Tuesday, August 4, 2009
Rick Atkinson has done it again. The sequel to his Pulitzer Prize winning Army at Dawn is a thoroughly and well written account of the Italian Campaign in World War II from the invasion of Sicily to the fall of Rome.
Atkinson pulls no punches and is highly critical of the operational and tactical decisions made by Allied generals and politicians. His use of primary sources provides an excellent glimpse of what life was like for the GI and Tommie slogging through some of the worst terrain in World War II.
What is most interesting is his discussion about the utility of the Mediterranean Campaign in general. There were some major frictions between the Americans and British about how much effort to put into driving up the Italian Peninsula or even attempting an invasion of Yugoslavia and driving into Germany via the Ljubljana Gap. These differences were never really resolved and the redeployment of significant numbers of troops from the Mediterranean, first to prepare for the Normandy invasion and then to invade southern France, ensured that Italy would remain a bloody sideshow of the war after June 6, 1944.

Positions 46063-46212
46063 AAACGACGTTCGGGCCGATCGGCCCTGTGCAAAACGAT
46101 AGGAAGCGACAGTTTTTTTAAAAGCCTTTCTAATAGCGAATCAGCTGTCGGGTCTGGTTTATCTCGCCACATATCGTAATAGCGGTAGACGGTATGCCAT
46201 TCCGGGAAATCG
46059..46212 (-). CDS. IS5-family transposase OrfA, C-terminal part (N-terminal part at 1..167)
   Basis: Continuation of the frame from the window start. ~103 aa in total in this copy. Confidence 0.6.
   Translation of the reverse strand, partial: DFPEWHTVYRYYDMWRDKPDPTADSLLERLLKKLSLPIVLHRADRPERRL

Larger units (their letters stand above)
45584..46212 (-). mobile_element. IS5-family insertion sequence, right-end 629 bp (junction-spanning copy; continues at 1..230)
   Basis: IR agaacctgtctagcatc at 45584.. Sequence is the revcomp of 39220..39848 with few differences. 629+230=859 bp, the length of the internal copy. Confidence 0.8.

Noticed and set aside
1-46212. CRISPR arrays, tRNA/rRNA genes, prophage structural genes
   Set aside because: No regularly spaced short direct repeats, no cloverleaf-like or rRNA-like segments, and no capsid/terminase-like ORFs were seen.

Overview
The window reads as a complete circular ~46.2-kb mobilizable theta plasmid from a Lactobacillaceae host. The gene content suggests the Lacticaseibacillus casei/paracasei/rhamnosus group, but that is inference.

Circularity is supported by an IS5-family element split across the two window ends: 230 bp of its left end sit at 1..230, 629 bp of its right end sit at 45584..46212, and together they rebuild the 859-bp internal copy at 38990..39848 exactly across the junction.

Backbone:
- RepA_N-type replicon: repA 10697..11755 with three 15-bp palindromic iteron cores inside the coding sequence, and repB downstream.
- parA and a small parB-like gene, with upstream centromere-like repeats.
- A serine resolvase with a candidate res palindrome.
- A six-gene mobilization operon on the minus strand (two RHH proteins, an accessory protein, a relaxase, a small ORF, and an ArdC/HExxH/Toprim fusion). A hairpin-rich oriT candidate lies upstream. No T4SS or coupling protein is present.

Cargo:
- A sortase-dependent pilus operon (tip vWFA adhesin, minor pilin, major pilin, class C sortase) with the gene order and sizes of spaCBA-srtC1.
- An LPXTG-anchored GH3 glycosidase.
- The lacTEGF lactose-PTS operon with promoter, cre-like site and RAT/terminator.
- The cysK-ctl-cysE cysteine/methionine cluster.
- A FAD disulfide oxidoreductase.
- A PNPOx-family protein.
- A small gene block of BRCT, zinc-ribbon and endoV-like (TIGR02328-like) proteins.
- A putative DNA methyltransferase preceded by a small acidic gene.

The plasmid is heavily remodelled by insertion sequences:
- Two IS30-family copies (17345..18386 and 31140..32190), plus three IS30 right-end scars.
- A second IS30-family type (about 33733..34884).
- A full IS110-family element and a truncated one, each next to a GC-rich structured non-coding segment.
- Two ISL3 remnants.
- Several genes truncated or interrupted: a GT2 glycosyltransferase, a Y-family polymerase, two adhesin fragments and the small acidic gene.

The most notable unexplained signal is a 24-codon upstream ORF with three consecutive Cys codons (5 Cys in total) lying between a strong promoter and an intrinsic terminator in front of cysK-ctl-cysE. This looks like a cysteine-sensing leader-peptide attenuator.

I shudder to think what our "mainstream" media would say about this campaign today. Hundreds of GI's were killed and wounded daily to advance a few hundred yards or to take and retake territory from tough fighting German troops.
I dare say they would call it a quagmire. And they would probably be right...but that quagmire diverted a significant amount of German attention away from Normandy...so was it worth it? Read Atkinson's book and decide.